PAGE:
During the sixteenth and seventeenth centuries, literacy among ordinary people grew on a broad scale. Many people could read very slowly—like Ginzburg’s Menocchio—and thus read only a few books during their entire lifetime. Most members of the popular classes could read texts, but were unable to write, or could only sign their names. The majority of people who participated in print culture did not read books themselves, but rather became familiar with these texts by hearing them read aloud by others. Reading, as Chartier reminds us, is always a practice which must be interpreted in its context—in space, acts, and habits.

Early modern patterns of reading radically changed in the middle of the eighteenth century, especially in France and England, where common people—including women—developed everyday reading habits and reading became an ordinary practice for a wider audience. A few decades later, this cultural revolution reached the German lands as well. Intensive reading, which for many people (especially in the countryside) had for centuries focused on the Bible, was replaced by the extensive and individual usage of texts. Reading served to both provide information and to serve as a source of pleasure. Reading became an intimate and private activity. Historians characterise these radical changes in reading habits as ‘revolutionary’ and have labelled these novel developments ‘reading fury’.

According to Darnton, over the past few decades, the importance of a new discipline focusing on the social and cultural history of communication by print—the history of the book—has been recognised. Beyond print, during the early modern age, publics had also been created through other media, such as rituals, ceremonies, public executions and riots, religious iconography, court weddings or funerals. In other words, the ‘public sphere’—a term coined by the German philosopher Jürgen Habermas—must be defined as an interdisciplinary territory which bonds together the findings of cultural history, sociology, and anthropology.

News, Politics and Popular Participation

‘News’ is one of the chief domains of the printed word in which many of the aforementioned aspects of popular culture can be traced. For most people during the Middle Ages, the flow of information about recent events was limited to rumour and hearsay, garnished with the occasional visit of a government herald. The advent of the printing press brought gradual change to these age-old processes of disseminating information. Between the fifteenth century—in which the first wooden printing presses were installed across Europe—and the nineteenth century, with its massive steam-driven printing presses, gossip and rumour were gradually supplemented with and in some cases supplanted by printed news outlets. During the sixteenth century, pamphlets and broadsheets brought stories about bloodshed, diseases, comets, and other ‘acts of God’ in faraway places. But gradually during the seventeenth and eighteenth centuries these one-shot publications were replaced by news magazines and newspapers with fixed days of issue. Periodicity and regularity became an integral part of news coverage. This in turn fuelled the appetite for more ‘news’ and demand for newspapers and gossip magazines rose.

A drawing in color from 1766: shows the interior of a peasant house; on the left, near the entrance, a man sits on a wooden chair reading a newspaper; on the other side of the entrance, another man with a large hat leans against the bottom half of a door frame; to the right, a woman sits on a low stool feeding a young child.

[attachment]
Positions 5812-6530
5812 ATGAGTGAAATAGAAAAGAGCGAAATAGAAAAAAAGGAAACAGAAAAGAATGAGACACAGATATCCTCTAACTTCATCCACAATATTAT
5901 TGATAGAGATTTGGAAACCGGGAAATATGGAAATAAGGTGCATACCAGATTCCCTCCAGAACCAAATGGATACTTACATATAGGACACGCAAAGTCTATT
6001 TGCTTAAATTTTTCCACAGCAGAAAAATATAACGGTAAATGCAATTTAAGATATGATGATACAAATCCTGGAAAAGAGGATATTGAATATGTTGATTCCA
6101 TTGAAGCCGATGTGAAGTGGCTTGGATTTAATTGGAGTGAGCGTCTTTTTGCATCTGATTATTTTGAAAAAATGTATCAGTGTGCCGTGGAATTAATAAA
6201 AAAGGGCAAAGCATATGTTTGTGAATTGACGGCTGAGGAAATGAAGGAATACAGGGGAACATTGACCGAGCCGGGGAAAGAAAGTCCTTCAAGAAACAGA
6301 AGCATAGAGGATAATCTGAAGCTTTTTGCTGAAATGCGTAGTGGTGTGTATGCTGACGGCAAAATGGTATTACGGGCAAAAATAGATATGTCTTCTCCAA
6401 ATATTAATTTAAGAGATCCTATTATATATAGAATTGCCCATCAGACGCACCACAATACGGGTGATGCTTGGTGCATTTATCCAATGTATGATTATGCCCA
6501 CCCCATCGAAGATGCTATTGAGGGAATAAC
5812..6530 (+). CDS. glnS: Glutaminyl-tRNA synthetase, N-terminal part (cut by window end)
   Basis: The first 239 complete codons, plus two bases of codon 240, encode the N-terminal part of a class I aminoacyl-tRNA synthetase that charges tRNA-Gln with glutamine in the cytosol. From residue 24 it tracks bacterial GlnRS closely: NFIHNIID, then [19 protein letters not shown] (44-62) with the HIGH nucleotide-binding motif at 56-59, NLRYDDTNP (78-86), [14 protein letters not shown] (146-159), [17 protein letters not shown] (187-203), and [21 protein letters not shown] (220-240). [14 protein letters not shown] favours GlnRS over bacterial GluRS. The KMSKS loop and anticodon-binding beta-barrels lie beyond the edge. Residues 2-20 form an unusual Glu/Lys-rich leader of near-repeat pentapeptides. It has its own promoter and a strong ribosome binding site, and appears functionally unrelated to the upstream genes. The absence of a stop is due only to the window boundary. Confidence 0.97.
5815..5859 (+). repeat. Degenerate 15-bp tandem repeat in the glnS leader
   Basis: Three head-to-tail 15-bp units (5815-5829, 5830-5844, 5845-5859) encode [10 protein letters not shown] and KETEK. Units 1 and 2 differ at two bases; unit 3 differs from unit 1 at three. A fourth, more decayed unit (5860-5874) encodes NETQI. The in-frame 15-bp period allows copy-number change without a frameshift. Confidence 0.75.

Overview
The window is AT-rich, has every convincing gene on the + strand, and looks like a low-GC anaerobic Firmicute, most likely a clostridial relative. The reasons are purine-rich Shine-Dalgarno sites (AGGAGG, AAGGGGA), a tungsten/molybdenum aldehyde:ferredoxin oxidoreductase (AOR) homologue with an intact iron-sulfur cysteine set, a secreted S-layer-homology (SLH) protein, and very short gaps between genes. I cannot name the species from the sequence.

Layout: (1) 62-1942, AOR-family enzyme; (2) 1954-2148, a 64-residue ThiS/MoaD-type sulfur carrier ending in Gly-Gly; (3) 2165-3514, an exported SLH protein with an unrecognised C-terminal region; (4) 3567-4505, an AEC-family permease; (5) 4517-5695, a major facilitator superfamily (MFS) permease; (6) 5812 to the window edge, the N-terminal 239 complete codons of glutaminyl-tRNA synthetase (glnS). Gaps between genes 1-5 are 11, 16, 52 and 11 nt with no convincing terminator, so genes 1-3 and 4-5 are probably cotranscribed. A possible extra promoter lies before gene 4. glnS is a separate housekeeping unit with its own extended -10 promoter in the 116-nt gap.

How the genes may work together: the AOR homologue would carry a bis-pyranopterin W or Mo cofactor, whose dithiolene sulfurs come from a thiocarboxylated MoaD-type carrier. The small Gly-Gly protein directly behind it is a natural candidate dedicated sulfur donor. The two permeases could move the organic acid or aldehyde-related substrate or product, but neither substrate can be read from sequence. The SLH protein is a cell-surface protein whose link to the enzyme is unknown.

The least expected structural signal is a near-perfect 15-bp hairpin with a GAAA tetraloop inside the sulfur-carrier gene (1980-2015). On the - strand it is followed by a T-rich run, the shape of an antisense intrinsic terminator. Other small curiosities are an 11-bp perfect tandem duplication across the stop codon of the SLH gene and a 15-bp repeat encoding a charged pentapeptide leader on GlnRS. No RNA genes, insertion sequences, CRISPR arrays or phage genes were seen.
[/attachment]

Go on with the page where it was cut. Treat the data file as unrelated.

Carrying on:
Fig. 1: Cornelis Ploos van Amstel, after Adriaen van Ostade, Newspaper reader in interior (1766), Public Domain, Rijksmuseum Amsterdam,

For most people in the sixteenth and seventeenth centuries, the broadsheets and other news leaflets sufficed to satisfy their demand for something new to talk about. But for those in trade, news became an ever more important aspect of doing business. Especially in the volatile world of international shipping, information could make the difference between profit or bankruptcy. It is therefore hardly surprising that the early modern newspaper—usually a two-sided sheet with the latest news on wars, international politics, prices of goods and shipping arrivals—first developed in large trading hubs such as Spain and the Italian city-states, and later in Hamburg and Frankfurt, the cities of the Dutch Republic, and London. These newspapers were based on the earlier, handwritten news updates that traders received from private correspondents abroad. Now a local ‘courantier’ collected these letters, composed and printed them—usually twice per week, but in some cases even more often.

During the seventeenth century high-quality newspapers, especially Dutch ones, were sold in bookshops across Europe. They were readily available in large cities, but in the more urbanised coastal areas peddlers would also bring them to smaller hamlets. An eighteenth-century traveller could find a variety of recent newspapers available in a tavern in a remote settlement of the marshy, southern parts of the Dutch Republic. And even if the original newspapers were not available, just as often people could take note of the latest news via local newspapers that copied—rather shamelessly—the columns of others. Thus, the same news became known far across state borders: between 1450 and 1650, an international network of news had developed.

By the eighteenth century some courantiers aimed their newspapers at this international audience. Their French newspapers, often published in the larger cities of the Dutch Republic, were read across Europe and beyond. The Gazette de Leyde for instance was read from Washington to Istanbul. Although newspaper editors catered for an educated audience, newspapers were cheap enough to be within reach of the middle and working classes as well. As mentioned above, in Europe literacy was higher than previously assumed and those who could not read would wait for someone to come by and read texts aloud, either in taverns, in the streets, or at the door. Even though print runs were smaller than for later nineteenth-century newspapers, the reader base for early modern newspapers was thus quite extensive. In urbanised areas, newspapers were read from the smallest towns to the largest cities, and by the second half of the eighteenth century most of the people in the Western world had access to the same news about important international and national events, either through the original newspaper or via a local paper.